The Quiet Danger

Drowning: The water of a swimming pool may be cool and fun, but dangers lurk -- especially for small children

Health & Fitness

July 18, 1999|By Melody Holmes | Melody Holmes,Sun Staff

On a hot summer day, nothing refreshes quite like a dip in the swimming pool.

But a pool can be a risky place, especially for children who don't know how to swim.

Drowning is the second leading cause of accidental death of children in the United States; in Baltimore, a 15-year-old boy drowned in Patterson Park's pool before the city pools even opened for the summer.

According to Wendy Gordon, author of "I'm Safe! in the Water," a new children's book on swimming, "Most drownings are silent." Gordon noted that victims don't usually scream for help because once they go under the water, they do not come back up.

Gordon said it is important for parents to watch children in the water because "Most parents have very common misconceptions about children in water. Kids can drown in just a couple of inches of water in the time it takes to answer a phone call."

Even when drowning does not result in death, children may suffer brain damage or other permanent injury. It is therefore important to provide children with lessons in water safety before heading off to the pools.

Organizations such as the American Red Cross offer summer classes in swimming and water safety to kids and parents. And for $5, anyone can take a 10-hour swimming course at city swimming pools that offer it.

Porsha Harris of the Aquatics Division of the Baltimore Department of Parks and Recreation said that last year, 11,000 young swimmers were certified in the city swimming programs, which follow Red Cross program guidelines. Youngsters received certificates classifying them as one of five levels of swimmers. Level 1 swimmers are able to do things like float or walk in water and submerge their entire bodies; Level 5 swimmers are adept at diving and performing various strokes like the butterfly or breaststroke.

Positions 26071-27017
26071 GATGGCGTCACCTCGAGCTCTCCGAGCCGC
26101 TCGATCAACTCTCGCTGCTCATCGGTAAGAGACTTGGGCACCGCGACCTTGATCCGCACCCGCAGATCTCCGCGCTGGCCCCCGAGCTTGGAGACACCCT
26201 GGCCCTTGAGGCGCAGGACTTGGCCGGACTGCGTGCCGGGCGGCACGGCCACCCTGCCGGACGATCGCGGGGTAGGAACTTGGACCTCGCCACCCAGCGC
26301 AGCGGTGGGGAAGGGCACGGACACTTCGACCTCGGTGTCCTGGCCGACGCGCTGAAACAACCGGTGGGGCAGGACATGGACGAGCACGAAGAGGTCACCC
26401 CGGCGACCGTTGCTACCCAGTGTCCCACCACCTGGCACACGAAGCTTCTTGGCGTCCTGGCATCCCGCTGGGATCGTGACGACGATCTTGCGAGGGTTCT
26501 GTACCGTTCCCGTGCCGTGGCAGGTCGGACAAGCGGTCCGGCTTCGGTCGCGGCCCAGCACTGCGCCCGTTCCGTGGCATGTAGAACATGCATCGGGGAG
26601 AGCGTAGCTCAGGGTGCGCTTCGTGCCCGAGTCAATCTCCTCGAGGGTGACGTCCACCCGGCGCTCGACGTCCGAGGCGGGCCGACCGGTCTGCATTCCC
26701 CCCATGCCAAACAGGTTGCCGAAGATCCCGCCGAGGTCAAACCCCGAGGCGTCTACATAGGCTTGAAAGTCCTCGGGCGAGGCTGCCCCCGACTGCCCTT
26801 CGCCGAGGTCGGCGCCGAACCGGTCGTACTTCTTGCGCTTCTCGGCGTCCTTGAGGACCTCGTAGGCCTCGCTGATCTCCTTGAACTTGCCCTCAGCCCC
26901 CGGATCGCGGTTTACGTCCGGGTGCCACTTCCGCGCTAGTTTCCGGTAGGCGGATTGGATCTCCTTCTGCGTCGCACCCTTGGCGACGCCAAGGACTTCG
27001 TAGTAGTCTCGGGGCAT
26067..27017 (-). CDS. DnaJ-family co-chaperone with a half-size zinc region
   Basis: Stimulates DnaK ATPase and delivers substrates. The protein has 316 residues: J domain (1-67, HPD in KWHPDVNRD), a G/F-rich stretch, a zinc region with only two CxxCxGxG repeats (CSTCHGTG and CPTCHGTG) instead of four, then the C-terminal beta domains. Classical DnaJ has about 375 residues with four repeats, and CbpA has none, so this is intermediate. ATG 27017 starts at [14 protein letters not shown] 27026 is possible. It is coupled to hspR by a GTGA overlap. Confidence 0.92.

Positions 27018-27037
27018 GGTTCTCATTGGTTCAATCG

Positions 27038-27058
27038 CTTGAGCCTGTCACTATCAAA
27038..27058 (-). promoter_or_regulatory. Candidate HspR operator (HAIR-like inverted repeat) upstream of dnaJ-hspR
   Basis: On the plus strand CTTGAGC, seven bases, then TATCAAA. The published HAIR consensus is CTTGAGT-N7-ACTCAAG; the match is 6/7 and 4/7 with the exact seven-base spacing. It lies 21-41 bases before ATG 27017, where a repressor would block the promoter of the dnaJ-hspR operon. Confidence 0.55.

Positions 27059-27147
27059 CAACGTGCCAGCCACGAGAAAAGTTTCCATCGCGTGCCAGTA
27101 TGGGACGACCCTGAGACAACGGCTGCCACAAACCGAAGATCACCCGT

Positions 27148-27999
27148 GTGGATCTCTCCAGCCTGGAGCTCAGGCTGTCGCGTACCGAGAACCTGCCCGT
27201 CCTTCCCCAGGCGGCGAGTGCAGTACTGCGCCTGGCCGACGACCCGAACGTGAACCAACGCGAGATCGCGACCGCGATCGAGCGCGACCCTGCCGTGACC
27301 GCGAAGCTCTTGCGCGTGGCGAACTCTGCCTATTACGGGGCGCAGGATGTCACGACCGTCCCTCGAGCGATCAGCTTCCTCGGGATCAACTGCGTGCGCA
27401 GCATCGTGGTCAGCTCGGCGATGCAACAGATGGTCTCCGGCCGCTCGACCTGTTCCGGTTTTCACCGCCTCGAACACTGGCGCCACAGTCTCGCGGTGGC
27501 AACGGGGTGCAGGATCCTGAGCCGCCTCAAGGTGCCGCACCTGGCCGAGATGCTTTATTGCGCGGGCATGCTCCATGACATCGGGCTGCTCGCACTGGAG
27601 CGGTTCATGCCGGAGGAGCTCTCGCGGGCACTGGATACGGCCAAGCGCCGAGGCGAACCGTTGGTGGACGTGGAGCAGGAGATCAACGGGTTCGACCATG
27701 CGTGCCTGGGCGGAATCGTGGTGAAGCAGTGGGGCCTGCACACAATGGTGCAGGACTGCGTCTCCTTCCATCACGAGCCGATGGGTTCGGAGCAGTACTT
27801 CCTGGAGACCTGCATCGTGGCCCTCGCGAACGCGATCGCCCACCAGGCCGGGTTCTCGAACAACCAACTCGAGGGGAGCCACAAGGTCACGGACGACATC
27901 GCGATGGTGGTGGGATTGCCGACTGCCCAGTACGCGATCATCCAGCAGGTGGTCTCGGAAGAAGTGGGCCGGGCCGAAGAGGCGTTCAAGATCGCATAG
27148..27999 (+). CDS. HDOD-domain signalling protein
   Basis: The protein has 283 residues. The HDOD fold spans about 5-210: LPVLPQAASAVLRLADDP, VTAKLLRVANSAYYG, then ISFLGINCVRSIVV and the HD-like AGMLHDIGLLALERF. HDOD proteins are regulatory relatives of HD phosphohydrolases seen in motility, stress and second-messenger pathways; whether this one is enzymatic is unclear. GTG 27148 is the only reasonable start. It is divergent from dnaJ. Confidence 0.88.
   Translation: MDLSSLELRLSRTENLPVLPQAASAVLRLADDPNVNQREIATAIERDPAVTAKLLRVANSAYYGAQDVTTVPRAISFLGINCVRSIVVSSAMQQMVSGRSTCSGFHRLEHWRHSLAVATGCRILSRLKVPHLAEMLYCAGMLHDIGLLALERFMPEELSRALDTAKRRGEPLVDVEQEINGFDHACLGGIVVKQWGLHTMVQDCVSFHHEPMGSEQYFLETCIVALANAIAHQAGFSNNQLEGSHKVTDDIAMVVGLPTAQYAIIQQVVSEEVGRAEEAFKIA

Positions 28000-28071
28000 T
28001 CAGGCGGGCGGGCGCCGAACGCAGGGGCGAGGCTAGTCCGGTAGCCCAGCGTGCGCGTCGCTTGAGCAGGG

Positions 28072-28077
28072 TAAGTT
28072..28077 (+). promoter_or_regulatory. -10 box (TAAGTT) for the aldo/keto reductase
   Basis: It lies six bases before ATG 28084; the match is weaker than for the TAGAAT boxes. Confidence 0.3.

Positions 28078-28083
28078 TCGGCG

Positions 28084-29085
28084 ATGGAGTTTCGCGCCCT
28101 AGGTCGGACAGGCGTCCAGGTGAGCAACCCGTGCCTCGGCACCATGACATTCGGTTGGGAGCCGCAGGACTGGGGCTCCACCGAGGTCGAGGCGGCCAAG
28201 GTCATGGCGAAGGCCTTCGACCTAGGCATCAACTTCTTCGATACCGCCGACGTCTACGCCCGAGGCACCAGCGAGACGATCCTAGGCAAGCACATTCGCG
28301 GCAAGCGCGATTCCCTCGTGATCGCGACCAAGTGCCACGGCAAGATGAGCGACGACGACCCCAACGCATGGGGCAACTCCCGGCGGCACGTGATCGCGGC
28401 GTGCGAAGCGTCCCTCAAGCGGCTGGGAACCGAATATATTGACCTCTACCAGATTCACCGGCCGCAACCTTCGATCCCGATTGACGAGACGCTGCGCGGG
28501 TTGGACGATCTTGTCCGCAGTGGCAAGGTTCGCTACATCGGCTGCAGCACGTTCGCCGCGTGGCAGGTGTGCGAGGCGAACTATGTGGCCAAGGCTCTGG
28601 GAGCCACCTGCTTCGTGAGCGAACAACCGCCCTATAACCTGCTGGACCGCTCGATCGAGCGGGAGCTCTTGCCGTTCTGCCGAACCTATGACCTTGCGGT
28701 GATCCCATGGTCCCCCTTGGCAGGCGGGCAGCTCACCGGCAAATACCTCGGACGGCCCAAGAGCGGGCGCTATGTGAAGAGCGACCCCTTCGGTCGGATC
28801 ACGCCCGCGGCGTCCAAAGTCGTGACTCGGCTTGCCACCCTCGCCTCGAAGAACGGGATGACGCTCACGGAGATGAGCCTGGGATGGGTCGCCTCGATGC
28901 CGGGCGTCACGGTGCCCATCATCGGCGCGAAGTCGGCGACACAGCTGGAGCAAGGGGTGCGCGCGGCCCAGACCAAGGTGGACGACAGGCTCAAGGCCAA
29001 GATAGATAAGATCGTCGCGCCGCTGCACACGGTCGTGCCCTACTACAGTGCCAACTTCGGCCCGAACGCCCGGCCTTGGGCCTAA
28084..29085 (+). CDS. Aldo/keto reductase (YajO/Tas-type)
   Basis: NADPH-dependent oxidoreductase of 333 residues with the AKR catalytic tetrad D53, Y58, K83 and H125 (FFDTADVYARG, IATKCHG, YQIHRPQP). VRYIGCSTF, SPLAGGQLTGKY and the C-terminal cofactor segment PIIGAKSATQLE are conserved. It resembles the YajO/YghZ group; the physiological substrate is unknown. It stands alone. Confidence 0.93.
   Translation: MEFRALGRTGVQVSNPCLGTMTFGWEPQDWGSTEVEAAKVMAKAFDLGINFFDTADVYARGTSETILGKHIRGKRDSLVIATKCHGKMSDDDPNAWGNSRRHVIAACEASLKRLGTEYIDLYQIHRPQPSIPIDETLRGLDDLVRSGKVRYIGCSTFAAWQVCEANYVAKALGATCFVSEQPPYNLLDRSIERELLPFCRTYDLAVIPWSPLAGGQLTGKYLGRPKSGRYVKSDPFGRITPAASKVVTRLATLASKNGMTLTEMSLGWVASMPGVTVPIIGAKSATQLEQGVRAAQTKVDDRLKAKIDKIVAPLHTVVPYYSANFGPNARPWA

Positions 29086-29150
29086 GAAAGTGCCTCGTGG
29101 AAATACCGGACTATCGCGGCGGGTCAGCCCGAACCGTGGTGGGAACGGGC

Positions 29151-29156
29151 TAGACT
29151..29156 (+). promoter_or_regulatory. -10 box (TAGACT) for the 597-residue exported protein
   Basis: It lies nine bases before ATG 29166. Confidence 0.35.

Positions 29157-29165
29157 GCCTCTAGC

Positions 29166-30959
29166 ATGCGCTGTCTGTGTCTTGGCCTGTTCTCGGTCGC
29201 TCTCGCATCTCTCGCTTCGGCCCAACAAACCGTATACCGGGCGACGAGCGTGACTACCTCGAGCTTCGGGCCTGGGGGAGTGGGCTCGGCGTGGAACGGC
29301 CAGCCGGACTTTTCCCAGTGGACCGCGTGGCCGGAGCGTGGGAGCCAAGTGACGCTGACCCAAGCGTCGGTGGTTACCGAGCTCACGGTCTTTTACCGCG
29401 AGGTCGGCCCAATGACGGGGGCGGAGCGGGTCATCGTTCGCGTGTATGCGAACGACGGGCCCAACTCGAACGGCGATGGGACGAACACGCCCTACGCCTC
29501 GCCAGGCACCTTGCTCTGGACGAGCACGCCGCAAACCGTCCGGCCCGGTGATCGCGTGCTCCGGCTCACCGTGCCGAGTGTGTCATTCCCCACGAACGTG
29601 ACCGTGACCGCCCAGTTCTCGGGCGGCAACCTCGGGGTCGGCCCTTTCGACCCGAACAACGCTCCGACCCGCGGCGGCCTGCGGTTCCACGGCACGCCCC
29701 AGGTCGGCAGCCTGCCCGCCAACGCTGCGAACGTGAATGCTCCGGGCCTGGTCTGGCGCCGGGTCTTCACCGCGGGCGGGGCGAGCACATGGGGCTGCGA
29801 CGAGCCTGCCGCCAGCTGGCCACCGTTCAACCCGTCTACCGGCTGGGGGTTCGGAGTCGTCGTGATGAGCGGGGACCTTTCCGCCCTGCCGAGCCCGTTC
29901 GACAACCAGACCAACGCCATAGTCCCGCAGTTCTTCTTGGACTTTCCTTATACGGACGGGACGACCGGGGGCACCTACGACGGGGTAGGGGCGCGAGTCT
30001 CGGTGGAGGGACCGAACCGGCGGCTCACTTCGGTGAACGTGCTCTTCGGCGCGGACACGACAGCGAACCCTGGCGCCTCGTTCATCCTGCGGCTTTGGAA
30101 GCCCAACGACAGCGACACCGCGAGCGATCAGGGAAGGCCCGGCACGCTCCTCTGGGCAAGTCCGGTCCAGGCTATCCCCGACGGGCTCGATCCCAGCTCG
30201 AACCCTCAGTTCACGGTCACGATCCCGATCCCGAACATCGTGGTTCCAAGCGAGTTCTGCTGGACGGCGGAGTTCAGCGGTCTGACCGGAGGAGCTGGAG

Harris added that people of any age can be at any level of swimming ability. She said that there is a 5-year-old swimmer who swims in the competitive league sponsored by the Department of Parks and Recreation. Harris warns, however, that "Parents should instill respect for water. The danger water presents for children can be taken too lightly."

The best advice she can give, Harris said, is to swim only during the hours pools are open, "in the presence of a lifeguard and other operational personnel. That will make for a fun, enjoyable 1999 swim season."

Tips for the pool

Here are some swimming pool safety tips from the Red Cross:

* Enroll in a swimming course.

* Never swim alone.

* Enter a pool feet first instead of head first, if you are unsure of the depth.

* Do not chew gum or eat when you swim; you could easily choke.

* Don't leave toys in the water, as they may lure a child back to the pool when parents aren't around.

* Don't try to keep up with someone with stronger swimming skills or encourage anyone to keep up with you.

* Do not run or play near a swimming pool.

* Do not rely on flotation devices to replace parental supervision of children. Such devices may shift position, lose air or slip from underneath children.

* Take a cardiopulmonary resuscitation (CPR) course to be prepared in case of emergencies.

* Never drink alcohol and swim.

The Red Cross has published a variety of water safety books to supplement tips and swimming lessons. Titles include "Community Water Safety," "First Aid Fast" and "Infant and Preschool Aquatics Parents Guide." The books, and information on swimming lessons, can be obtained from the Red Cross. Call 410-746-4609 or 800-787-8002.

Pub Date: 07/18/99

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